It stinks to see people outcast from society because of circumstances that may be beyond their control – whether it’s not having a pillow to lay their head on or having a physical/mental ailment. There are plenty of social services in our city, but the greatest needs that our brothers and sisters who find themselves in tough positions name are those of friendship and hospitality. Jesus did this as he talked with people, touched them, looked in their eyes, and listened to their stories and heart-felt needs. There are people who walk the streets of our city who have no one who knows their name, no one who looks at them or speaks to them. Many haven’t experienced a touch in years. A handshake, fist bump, high five, pat on the back, or hug can go a long way.

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However, at the same time, this and the other reasons why urban ministry “stinks” are blessings because they keep us humbly dependent on God.
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It stinks…

It stinks to see people continue to make bad decisions that do nothing but harm to themselves and others. Don’t get me wrong, I make plenty of bad decisions and so do people in the ‘burbs. However, the decisions I see some of my friends make on an overwhelmingly regular basis involve choosing addictions and other self-destructive patterns over family, friends, and community. They don’t weigh the cost, and often it means they end up hitting rock bottom.

It stinks…

Unknown-5It stinks to see that “success” stories are few and far between. Transformation is not something that can be manufactured by a pastor or even the best faith community. Transformation comes through the power of the Holy Spirit. Sometimes, the Christian life is two steps forward and three steps back. The process is slow, but I’m often reminded the work of God is slow as well. The French Jesuit priest and theologian Pierre Teilhard de Chardin (1881-1955) said, “Above all, trust in the slow work of God. We are quite naturally impatient in everything to reach the end without delay. We should like to skip the intermediate stages. We are impatient of being on the way to something unknown, something new.”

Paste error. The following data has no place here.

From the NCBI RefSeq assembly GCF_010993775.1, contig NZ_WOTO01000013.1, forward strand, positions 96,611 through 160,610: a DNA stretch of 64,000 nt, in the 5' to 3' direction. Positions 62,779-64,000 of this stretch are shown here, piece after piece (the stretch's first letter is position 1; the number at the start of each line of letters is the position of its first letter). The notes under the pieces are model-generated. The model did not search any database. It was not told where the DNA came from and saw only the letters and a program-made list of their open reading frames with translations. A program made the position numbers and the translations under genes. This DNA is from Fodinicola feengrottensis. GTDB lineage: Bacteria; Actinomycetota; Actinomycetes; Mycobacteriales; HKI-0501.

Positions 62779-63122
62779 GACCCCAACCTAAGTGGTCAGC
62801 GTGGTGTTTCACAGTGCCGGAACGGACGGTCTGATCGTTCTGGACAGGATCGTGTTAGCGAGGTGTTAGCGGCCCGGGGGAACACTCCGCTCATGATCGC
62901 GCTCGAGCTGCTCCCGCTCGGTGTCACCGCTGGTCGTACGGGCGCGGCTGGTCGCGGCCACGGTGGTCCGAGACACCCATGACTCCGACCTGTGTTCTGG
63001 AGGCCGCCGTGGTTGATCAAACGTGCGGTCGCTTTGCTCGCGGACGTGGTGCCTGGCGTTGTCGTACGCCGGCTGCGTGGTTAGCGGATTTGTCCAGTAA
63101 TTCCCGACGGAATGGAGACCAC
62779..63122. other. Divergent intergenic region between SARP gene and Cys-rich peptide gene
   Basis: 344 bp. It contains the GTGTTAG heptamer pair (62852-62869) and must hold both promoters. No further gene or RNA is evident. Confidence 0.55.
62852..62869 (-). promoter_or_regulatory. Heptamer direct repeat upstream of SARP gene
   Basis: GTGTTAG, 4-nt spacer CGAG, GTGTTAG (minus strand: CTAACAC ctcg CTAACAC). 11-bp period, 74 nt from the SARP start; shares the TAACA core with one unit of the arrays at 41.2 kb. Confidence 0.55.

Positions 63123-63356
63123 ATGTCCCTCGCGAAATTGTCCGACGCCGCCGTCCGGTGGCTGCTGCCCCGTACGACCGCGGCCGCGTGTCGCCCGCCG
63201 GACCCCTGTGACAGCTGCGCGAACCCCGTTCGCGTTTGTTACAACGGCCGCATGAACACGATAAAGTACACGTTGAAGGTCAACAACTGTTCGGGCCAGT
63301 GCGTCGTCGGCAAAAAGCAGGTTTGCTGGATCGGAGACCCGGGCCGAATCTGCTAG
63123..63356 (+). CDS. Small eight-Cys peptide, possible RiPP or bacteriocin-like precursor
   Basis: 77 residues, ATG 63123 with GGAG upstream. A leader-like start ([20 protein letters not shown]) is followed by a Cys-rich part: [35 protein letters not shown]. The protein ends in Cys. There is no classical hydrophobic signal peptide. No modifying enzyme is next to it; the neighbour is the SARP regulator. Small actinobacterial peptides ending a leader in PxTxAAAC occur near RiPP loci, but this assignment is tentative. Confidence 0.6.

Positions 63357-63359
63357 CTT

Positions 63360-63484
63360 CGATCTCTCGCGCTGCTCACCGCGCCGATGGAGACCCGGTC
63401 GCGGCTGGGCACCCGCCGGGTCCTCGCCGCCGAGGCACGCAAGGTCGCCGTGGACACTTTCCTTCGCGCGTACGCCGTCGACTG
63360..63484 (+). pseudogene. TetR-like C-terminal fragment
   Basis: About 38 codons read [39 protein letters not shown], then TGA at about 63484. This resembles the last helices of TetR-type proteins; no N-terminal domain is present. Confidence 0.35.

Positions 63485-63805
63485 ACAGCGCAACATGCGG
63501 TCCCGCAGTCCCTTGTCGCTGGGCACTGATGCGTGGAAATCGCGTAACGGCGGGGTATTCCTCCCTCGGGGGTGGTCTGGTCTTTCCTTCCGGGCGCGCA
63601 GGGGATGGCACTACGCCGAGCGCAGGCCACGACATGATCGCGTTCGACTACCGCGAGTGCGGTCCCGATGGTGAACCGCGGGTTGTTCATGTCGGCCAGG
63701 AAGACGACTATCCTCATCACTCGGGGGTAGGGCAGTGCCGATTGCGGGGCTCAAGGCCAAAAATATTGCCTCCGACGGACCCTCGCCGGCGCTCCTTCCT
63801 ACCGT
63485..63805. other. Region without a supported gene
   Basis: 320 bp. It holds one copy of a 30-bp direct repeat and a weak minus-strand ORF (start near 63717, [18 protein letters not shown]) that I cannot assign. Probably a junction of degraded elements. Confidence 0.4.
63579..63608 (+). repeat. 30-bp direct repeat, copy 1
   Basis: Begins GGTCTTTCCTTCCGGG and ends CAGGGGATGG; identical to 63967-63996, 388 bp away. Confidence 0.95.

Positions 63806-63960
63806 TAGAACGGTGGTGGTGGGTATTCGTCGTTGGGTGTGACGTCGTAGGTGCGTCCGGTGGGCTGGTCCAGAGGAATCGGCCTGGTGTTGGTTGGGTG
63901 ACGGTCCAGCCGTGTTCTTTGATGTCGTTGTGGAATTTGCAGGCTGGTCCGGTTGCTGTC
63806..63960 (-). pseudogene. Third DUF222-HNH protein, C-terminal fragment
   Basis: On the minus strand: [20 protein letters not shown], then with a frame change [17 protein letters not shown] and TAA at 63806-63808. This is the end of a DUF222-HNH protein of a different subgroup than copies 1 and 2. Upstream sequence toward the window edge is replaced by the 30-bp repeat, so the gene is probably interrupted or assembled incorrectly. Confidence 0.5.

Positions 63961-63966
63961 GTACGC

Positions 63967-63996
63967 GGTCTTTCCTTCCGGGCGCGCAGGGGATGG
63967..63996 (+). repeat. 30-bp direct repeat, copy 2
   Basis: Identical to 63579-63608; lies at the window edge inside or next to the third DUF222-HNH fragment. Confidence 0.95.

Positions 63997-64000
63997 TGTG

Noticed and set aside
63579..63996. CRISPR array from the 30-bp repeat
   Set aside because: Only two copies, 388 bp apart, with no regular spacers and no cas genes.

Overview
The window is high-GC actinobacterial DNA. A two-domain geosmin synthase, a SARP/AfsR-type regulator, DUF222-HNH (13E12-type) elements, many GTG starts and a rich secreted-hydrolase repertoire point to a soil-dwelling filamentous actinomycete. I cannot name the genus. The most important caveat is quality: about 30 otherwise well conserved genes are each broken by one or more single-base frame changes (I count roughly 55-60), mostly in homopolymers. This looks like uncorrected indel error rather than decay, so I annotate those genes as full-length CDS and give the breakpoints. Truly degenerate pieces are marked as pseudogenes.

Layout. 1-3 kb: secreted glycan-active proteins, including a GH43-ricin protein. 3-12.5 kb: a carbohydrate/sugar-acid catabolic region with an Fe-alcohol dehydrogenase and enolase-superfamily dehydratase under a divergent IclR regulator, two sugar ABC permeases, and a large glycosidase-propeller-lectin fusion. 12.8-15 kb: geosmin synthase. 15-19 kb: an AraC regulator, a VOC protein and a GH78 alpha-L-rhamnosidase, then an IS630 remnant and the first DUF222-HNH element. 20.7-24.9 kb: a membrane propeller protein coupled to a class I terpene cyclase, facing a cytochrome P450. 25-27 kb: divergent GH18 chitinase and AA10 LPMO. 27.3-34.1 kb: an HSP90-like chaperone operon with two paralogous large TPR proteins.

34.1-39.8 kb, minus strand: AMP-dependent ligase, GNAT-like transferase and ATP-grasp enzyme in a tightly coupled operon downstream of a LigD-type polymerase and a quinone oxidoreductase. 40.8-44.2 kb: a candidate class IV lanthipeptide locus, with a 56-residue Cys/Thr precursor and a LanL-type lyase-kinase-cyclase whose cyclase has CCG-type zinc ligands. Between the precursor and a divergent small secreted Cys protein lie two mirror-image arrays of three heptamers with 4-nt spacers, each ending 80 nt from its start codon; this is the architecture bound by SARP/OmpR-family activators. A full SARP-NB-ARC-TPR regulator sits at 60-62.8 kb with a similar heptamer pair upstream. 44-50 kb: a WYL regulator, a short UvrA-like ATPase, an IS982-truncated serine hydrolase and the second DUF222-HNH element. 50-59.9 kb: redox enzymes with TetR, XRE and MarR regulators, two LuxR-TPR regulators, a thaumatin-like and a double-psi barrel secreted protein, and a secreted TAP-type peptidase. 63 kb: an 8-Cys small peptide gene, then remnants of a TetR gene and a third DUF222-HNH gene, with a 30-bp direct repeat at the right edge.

Christ doesn’t give up on us, and we can’t give up on others – whether we plant the seed, water it, or witness the harvest. Like anybody else, I’d rather see the harvest because that is the rewarding part. However, every step is important, and none can be taken for granted. God often times works slowly and there can’t be a “microwave approach” to speed up results in an individual, community, or local church.

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In the end, letting my heart break for what I hate is the motivating factor that gets me out of bed every morning to do the work I love.